Police on alert for 'imminent' al-Qa'ida terror attack on Britain

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The Independent Online

Police in London have been put on their highest state of alert after warnings were received that an al-Qa'ida suicide attack may be imminent.

Frontline officers in the capital are being given fresh instruction on spotting and tackling suicide bombers. Similar guidance is to be issued to officers in other large urban forces next month.

The moves come after the FBI uncovered and passed on new intelligence that the threat was growing of an al-Qa'ida outrage in the capital.

Senior officers were briefed on the threat a fortnight ago in a presentation at Scotland Yard's firearms unit.

They are understood to have been told that al-Qa'ida's presence in Britain was substantial and capable of staging an attack.

The guidance for officers on the beat will be contained in a counter-terrorist manual compiled by Chief Inspector Andy Latto, Scotland Yard's senior firearms instructor.

"Suicide bombers are getting better at killing people," he told The Sunday Telegraph. "The increase in deaths is far superior to the increase in incidents.

"We are currently briefing chief officers across the country and the information will cascade down to officers."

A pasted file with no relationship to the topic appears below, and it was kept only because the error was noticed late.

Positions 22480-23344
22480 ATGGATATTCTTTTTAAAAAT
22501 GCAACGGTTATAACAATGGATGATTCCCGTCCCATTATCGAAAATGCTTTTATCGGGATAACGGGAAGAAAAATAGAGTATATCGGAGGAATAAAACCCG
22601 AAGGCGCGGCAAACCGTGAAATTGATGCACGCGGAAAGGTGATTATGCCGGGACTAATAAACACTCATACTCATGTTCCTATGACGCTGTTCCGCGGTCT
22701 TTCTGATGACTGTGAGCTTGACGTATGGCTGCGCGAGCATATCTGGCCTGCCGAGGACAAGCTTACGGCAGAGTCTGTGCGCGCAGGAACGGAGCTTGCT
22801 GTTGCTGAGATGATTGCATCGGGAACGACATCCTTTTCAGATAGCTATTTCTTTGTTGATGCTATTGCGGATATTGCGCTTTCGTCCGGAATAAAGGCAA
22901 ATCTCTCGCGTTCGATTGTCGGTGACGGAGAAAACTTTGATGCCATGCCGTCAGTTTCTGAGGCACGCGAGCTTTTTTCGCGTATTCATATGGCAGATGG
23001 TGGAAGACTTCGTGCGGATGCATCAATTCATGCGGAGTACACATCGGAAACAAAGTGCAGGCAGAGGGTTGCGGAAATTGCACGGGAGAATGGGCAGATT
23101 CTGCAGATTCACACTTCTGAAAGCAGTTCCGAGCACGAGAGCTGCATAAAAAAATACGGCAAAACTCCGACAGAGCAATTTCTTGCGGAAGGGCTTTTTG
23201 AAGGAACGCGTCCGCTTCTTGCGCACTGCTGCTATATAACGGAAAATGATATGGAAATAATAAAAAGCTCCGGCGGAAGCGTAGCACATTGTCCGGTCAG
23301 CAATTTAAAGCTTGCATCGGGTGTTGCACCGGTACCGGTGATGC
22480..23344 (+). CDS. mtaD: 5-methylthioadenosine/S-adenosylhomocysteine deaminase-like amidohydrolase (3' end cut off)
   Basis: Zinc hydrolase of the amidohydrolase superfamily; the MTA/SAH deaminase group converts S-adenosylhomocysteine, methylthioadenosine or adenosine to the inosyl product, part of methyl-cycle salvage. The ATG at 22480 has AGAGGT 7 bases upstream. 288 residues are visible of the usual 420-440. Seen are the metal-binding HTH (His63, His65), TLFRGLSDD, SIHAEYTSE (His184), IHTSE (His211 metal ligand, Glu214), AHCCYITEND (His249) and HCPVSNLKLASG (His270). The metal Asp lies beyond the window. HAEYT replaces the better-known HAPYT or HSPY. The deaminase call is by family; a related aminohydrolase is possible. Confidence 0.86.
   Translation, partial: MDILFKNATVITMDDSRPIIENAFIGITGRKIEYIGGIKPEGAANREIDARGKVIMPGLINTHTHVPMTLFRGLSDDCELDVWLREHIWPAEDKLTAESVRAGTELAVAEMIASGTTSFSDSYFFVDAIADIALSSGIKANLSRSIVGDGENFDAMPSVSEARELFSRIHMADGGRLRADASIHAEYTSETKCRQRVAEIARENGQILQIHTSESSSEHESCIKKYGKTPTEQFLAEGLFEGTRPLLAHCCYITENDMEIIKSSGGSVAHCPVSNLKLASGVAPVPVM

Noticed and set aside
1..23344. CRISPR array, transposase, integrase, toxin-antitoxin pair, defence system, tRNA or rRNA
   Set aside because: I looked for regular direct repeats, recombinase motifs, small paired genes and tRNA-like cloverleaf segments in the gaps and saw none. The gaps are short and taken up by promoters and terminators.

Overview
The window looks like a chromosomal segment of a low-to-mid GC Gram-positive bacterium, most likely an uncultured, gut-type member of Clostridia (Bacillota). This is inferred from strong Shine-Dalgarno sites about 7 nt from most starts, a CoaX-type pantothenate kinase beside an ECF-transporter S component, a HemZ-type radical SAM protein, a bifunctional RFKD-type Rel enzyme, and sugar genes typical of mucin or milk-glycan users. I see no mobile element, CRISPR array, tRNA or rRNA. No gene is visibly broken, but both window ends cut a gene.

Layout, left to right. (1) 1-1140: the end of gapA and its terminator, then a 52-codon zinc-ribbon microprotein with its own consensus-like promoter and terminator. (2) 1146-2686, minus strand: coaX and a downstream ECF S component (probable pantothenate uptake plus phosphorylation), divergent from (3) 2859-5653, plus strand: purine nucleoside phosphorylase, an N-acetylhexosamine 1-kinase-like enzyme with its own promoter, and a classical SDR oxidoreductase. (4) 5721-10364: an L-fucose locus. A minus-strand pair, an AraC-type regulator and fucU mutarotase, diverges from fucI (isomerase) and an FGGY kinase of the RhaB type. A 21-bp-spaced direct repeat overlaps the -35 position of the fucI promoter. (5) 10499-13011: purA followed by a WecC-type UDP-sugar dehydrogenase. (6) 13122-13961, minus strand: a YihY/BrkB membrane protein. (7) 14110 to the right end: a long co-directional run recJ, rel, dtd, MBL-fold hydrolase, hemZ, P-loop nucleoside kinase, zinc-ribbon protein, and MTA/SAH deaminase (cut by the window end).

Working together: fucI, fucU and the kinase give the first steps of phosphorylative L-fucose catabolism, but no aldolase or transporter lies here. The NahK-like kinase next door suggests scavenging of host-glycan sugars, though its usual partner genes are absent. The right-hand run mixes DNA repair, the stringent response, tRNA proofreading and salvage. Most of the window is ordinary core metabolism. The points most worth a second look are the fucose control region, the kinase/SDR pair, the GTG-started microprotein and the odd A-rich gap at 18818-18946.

A Metropolitan Police spokeswoman refused to be drawn yesterday on details of security measures. "We have a record that is second to none in the world on counter- terrorism and we're confident this will continue," she said.

Patrick Mercer, a Conservative home affairs spokesman, accused the Government of not taking the threat seriously enough. "It is clear attacks are being planned in this country," he said. "We mustn't let our guard drop.

"Several of my visits over the past few weeks have shown me that little has been done in the NHS, the fire service, the police and local authorities to prepare for such attacks."

Undercover police teams tracking suspected Islamic terrorists in London were armed for the first time earlier this year and instructed to shoot to kill if they believed a suspect was about to detonate a bomb strapped to his body or in a vehicle.

The Metropolitan Police has already been placed on maximum alert twice this year - in January, when the deadly poison ricin was discovered at a flat in Wood Green, north London, and in February, when troops and tanks were dispatched to Heathrow airport.

Security has also been stepped up at potential targets such as the Houses of Parliament, now protected against car bomb attacks by a low concrete wall.